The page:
--Tommy :sun

Edited by Thomas Graves

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Tommie,

I don't think any of the Cubans were actually ever considered for Lumberjacking. The cover story would be more palapable if the location they were in was actually a logging area as opposed to simply a lightly wooded area a mile from Lacombe.

If you could work out the vehicles that would be a huge plus. There's all the rented cars - John Koch Gene's rental for instance. Richard Davis' car in which he drove his date to Dixie Ranch in the middle of the night. The girlfriend stated he got a bus to pick up the cubans - Rich D. told Weinberg it was a truck.

Carlos Bringer said he paid for Cubans bus tickets and some spending money - Richard Davis said he paid but they didn't want to leave so he made up a story that the invasion was on and they had to get out of there.

So many stories! They can't keep them straight - I wonder why. PS I don't believe the nephew story either - it's a load of crock.

Chris,

I realize that the so-called Guatemalan Lumber and Mineral Company was the financial conduit and the "cover" for the camp, but it is interesting that the nephew of one of the owners intimated that they had been led to believe that the money was going to be used to build some houses for some homeless Cuban refugees.

Question: Why didn't he say the camp training Cuban exiles to be lumberjacks?

Answer (IMHO) : Because from all appearances the "Big 7 Road" Camp wasn't being used as a "timber yard," but its rundown house was being (or had recently been) rebuilt / remodeled, ergo the "homes for refugees" story. The nephew knew that the "timber camp" cover for "Big 7" was physically implausible, and went with the "homes for refugees" story because it was a little less implausible. Also, the "timber yard" story would have entailed revealing the company's plans to send the anti-Castro Cuban "lumberjacks" to Guatemala or some other South American country after they had received some "training."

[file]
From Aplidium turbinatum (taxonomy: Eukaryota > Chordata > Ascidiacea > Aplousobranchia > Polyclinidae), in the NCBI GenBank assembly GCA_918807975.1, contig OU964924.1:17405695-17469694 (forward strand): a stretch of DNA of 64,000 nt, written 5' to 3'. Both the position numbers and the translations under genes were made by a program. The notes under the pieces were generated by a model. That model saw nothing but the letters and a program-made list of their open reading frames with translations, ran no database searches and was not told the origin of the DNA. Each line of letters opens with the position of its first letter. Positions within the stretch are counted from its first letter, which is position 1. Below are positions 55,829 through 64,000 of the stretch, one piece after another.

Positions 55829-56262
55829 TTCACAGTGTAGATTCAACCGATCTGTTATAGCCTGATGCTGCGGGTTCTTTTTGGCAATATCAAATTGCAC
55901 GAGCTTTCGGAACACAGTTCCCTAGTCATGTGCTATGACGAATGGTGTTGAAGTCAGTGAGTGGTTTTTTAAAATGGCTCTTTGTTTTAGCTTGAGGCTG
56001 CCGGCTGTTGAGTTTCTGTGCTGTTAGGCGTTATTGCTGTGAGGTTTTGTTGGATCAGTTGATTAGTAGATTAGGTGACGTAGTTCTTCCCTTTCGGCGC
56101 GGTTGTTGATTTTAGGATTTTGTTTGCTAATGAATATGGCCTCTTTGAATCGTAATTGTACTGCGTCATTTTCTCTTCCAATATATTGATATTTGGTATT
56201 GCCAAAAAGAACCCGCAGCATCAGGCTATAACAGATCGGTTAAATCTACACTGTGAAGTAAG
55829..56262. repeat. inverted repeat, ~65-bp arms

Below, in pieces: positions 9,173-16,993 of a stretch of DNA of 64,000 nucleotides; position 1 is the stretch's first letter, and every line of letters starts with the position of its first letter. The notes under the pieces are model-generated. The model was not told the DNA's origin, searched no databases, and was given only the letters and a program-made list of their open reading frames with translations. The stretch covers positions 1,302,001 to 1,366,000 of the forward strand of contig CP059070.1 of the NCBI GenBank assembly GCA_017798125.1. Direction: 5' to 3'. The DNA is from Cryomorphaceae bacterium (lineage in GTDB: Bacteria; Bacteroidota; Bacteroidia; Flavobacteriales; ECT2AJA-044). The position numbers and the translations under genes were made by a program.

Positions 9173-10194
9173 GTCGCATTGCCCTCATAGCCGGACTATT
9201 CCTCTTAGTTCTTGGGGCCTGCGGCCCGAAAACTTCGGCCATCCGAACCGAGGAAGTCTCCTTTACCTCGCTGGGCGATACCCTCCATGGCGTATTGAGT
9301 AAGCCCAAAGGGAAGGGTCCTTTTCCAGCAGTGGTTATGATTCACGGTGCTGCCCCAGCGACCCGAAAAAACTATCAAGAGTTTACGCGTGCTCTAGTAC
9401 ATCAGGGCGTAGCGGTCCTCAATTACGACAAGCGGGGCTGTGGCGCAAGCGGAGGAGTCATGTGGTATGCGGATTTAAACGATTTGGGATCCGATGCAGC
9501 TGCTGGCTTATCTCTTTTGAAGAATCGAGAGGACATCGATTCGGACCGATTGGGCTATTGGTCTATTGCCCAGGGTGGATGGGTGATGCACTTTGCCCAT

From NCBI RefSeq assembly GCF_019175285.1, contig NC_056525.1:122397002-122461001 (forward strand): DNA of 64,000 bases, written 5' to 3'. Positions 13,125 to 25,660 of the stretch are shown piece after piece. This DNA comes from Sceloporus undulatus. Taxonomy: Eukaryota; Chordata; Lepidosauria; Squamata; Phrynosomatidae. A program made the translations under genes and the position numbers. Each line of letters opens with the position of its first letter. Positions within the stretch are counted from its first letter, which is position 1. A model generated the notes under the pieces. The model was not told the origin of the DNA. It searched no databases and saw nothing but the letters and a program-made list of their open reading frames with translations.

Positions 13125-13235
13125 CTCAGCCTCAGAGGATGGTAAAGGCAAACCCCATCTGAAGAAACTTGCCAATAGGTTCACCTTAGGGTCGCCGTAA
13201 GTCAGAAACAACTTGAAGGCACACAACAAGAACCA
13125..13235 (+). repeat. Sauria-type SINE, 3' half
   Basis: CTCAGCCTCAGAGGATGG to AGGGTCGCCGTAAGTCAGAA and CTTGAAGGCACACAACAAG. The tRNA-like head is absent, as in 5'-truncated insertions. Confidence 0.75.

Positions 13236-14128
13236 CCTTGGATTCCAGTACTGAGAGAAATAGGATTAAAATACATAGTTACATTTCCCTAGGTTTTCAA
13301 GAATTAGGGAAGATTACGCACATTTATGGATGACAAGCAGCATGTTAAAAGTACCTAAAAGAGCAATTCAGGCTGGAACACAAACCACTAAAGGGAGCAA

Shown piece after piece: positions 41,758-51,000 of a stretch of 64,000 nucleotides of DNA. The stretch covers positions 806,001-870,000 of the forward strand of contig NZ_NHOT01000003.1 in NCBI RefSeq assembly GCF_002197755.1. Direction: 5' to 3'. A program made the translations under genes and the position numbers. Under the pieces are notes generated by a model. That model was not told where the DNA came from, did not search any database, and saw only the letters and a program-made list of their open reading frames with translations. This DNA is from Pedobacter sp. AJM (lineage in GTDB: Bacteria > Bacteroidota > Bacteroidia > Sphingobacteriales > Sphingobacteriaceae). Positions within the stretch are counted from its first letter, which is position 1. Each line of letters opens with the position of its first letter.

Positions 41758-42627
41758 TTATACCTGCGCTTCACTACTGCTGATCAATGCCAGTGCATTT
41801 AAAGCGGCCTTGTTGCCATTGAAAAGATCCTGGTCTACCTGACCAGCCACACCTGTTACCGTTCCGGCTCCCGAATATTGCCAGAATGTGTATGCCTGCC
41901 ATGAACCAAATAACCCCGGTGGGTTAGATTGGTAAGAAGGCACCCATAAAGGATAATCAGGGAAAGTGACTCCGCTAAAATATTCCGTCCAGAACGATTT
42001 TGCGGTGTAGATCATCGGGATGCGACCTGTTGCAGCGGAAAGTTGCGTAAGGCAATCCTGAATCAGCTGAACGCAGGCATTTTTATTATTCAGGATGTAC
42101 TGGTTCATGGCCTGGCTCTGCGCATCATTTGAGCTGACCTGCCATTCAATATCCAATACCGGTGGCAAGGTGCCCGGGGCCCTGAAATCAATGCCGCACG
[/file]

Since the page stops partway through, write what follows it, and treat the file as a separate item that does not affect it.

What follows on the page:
Another possible reason the nephew shied away from the "timber yard" story is that they were worried about having to pay insurance for the "lumber trainees" or even a fine for not having done so -- a legitimate concern even though the exiles were not being trained to be lumbermen.

--Tommy :sun

edited and bumped

Edited by Thomas Graves

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Thanks a lot Tommie!

It’s hard to notice when you first look at the little map I linked to above, but there are very few east/west routes north of State Hwy. 190. Interstate 12 won’t begin to open until 1967 and won’t be finished until well into the 70’s. When you look at most mapping software like GoogleEarth you can’t normally look back farther than the late 80’s. In 1963 most of what we see on a modern map doesn’t exist, sprawl-wise. The Bayou is a very dense and remote environment.

To help, I found a 1934 USGS Map of Slidell, La.. I know 1934 is 30 years too rural but I couldn’t find a 60’s version on short notice.

http://www.lib.utexas.edu/maps/topo/louisiana/txu-pclmaps-topo-la-slidell-1934.jpg

Note: to the NNE of Lacombe you’ll see Big Branch Bayou snaking north.

In 1968 Harold Weisberg drove around this area trying to dig up some leads. He came up with several good ones, one really remarkable taped interview and a lead he wrote about but I can’t find any evidence he followed up on. Both those leads and something I noticed when I examined the site lead me to believe it’s the best candidate location.